Advanced Cancer

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Surgery for advanced cancer

In cancer treatment, surgery is most often used for cancer that is localized, or limited to one area. Most of the time, the intent of surgery is to cure the cancer. Sometimes, though, surgery for a localized cancer may be used to remove only the major part of the tumor, and then other treatments such as radiation and chemotherapy are used to get rid of the rest.

If the cancer has spread to only one other part of the body and it’s not large, in some cases it may be possible to remove all of it. For example, if colon cancer has spread to the liver and there are only 1 or 2 tumors, surgery may be used to remove all of the tumors.

Surgery is not often used to treat advanced cancer, but it can be helpful in some cases. For example:

Surgery to relieve symptoms and improve your life

Surgery can improve your quality of life and may help you live longer, even when cancer has spread too far to be cured. For instance, cancer can sometimes block the bowel (intestine). This can be very painful and can be dangerous if the bowel is blocked completely. Surgery may be done to bypass the blockage so the bowel can work normally again. Another option is surgery to let the bowel drain outside the belly into a bag (called a colostomy [kuh-lahs-tuh-me]).

Sometimes, simple surgery is used to put in feeding tubes or to put small tubes into blood vessels for giving medicines to relieve pain.

Surgery to stop bleeding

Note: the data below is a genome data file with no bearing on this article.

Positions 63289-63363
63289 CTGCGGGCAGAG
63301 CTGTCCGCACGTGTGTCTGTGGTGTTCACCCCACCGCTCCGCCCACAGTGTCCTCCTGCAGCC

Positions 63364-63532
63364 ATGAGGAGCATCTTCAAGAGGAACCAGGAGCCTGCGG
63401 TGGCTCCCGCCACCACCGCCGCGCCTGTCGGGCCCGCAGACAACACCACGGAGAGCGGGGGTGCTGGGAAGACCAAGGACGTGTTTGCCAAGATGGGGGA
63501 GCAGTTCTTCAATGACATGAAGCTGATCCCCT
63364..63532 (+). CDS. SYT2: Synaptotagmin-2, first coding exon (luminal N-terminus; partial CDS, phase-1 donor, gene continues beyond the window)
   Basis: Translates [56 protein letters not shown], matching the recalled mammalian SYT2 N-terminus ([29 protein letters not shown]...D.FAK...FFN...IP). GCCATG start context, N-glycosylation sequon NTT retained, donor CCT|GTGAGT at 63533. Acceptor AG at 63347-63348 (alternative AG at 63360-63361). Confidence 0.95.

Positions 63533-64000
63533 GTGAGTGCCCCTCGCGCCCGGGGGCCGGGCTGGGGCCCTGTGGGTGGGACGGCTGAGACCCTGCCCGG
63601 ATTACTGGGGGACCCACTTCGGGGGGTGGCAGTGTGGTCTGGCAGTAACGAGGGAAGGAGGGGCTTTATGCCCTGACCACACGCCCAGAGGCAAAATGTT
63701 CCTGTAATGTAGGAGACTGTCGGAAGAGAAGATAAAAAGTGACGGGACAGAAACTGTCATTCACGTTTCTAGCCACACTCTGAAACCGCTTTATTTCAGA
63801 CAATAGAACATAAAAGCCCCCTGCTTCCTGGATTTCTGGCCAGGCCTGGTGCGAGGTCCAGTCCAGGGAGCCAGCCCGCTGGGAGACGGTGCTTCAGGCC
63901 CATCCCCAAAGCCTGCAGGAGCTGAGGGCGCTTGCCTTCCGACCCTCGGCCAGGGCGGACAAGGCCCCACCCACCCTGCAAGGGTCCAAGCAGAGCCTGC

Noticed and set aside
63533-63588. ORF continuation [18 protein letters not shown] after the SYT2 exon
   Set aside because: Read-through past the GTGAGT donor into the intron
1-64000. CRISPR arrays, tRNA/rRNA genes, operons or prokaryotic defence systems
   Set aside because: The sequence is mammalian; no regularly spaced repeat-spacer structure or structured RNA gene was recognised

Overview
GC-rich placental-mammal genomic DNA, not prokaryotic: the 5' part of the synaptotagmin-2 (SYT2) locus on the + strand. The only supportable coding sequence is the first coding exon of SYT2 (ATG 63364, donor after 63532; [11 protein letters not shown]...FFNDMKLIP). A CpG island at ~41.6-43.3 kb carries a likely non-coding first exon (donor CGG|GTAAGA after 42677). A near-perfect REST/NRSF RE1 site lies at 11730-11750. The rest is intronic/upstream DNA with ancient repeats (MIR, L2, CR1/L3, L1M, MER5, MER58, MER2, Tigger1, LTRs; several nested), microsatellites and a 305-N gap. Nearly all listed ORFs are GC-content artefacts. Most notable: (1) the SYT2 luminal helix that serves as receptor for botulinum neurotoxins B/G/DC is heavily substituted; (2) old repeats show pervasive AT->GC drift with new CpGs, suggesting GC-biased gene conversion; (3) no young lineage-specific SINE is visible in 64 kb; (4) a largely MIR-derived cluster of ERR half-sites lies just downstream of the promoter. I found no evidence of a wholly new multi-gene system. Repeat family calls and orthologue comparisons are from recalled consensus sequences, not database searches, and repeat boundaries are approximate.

Surgery may be done if the cancer is causing a lot of bleeding from the stomach, bowel, or airways. Often, the doctor will first look for the source of bleeding with an endoscope (a thin flexible tube that has a camera inside). The scope can be put in through the mouth or the rectum. The patient is given drugs to sleep while this is done. The doctor may be able to stop bleeding by burning the bleeding vessel closed with a tool passed through the scope (cauterizing). If this can’t be done, surgery to stop the bleeding may be an option.

Another way to find out where the bleeding is coming from is to use angiography (an-jee-AH-gruh-fee). For this test, a long, thin tube called a catheter is put into a large artery (such as the one in the groin) and threaded up to the arteries of the intestines or lungs. A dye is injected that allows the doctor to pinpoint the blood vessel that is bleeding. Often, substances can be injected through the catheter and into the vessel to stop the bleeding.

Surgery to stop pain

Sometimes a tumor may be pressing on a nerve. Either injecting something into the nerve to kill it, cutting the nerve, or taking out the tumor may relieve the pain.

Surgery to prevent or treat broken bones

Cancer that spreads to the bones may weaken them, causing breaks (fractures) that tend to heal very poorly. If a bone looks weak on an imaging test, surgery may be done to put in a metal rod to support it and help keep it from breaking. This is most often done in the thigh bone. If the bone is already broken, surgery can quickly relieve pain and help the person be more active.

Whether surgery will help depends on your overall physical condition. Major surgery is hardly ever helpful if you cannot get out of bed. The stress of the surgery can set you back even further. On the other hand, surgery may be a good idea if you are feeling fairly well and are active.

Surgery to treat cancer that is pressing on the spinal cord

If a tumor is pressing on the spinal cord, it can lead to a loss of muscle control and function below the level of the tumor. Surgery may be needed to remove the tumor and stabilize the bones in the spine so that the patient can continue to walk and function.

You can learn more about surgery in Understanding Cancer Surgery: A Guide for Patients and Families.


Last Medical Review: 02/07/2014
Last Revised: 03/06/2014